1 in 6 say coronavirus has changed their plans to go to college full-time
- A recent poll reveals that Generation Z is more in touch with coronavirus news than some might think.
- Not only are students keeping up with the news, but they are using it to inform their decisions about whether or not to go to college next year.
A new poll shows one in six high school seniors who had planned to go to a four-year college in the fall are reconsidering in light of coronavirus. The poll was released around the same time that Moody's Investor Service downgraded the economic outlook for the higher education sector from stable to negative.
The poll, conducted by Art and Science Group LLC, surveyed 487 students who are set to graduate high school this academic year. The findings show that young people are actually “highly engaged” with coverage of the pandemic, with 90 percent of those polled saying they keep themselves updated with “at least one daily headline of the pandemic.” Ten percent of that group say they check in at least hourly.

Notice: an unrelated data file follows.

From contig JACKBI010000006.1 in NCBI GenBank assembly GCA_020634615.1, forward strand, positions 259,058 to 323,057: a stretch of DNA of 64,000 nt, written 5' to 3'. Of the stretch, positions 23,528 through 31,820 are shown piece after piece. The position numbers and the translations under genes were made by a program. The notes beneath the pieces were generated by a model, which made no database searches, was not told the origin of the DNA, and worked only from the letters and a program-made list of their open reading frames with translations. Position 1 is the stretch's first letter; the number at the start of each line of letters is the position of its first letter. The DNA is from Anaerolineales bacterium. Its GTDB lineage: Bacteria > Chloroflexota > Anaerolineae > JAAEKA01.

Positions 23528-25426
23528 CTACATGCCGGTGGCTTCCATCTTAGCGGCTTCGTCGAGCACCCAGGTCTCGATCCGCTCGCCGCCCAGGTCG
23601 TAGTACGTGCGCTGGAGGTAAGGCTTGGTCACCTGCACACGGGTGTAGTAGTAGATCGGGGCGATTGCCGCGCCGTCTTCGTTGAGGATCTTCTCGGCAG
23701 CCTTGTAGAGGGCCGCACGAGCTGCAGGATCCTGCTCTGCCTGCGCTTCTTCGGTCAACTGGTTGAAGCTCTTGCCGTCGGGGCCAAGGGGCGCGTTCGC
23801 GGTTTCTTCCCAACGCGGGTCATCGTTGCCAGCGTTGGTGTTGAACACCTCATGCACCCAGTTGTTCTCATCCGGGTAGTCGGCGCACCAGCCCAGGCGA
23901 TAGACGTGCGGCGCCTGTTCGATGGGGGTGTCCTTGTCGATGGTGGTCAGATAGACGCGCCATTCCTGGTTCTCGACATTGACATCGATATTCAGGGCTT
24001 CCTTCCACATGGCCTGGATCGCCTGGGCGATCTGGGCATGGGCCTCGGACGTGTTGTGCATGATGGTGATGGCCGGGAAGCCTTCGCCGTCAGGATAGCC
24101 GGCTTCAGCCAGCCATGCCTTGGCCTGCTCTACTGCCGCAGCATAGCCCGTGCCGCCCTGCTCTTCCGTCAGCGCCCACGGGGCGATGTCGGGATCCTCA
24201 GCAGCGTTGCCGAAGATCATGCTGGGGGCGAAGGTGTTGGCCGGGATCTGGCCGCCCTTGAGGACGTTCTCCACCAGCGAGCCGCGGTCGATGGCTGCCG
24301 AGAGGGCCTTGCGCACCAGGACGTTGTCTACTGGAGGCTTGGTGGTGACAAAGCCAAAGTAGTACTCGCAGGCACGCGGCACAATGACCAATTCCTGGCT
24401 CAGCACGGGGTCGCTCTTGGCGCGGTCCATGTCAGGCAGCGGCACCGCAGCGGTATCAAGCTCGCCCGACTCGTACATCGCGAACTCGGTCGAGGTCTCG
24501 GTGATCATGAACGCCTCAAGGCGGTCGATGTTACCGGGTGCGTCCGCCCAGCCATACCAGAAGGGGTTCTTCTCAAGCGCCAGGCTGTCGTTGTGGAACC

One out of six students say their plans to attend a four-year university have changed due to coronavirus, with 35 percent of those students now planning on taking a “gap year” rather than starting their college career in 2020. Another 35 percent say they will go to school only part-time.
Thirteen percent of those whose plans have been upended said they “don’t know” what their college plans are now.
The same poll reveals that a whopping 78 percent of students who are still planning on going to school full time have canceled or postponed non-admissions related campus visits, while 58 percent said that they have canceled visits having to do with the admissions process. Fifty-eight percent of those still planning to attend full-time said they had to push back or cancel taking their SAT, ACT, or similar standardized tests.
As faith in the ability of colleges to weather the coronavirus storm wavers, credit rating agency Moody’s has downgraded its outlook on higher education from “stable” to “negative." The agency predicted that colleges and universities would surely see a drop in “enrollment, state support, endowment income, philanthropy, and research grants.”
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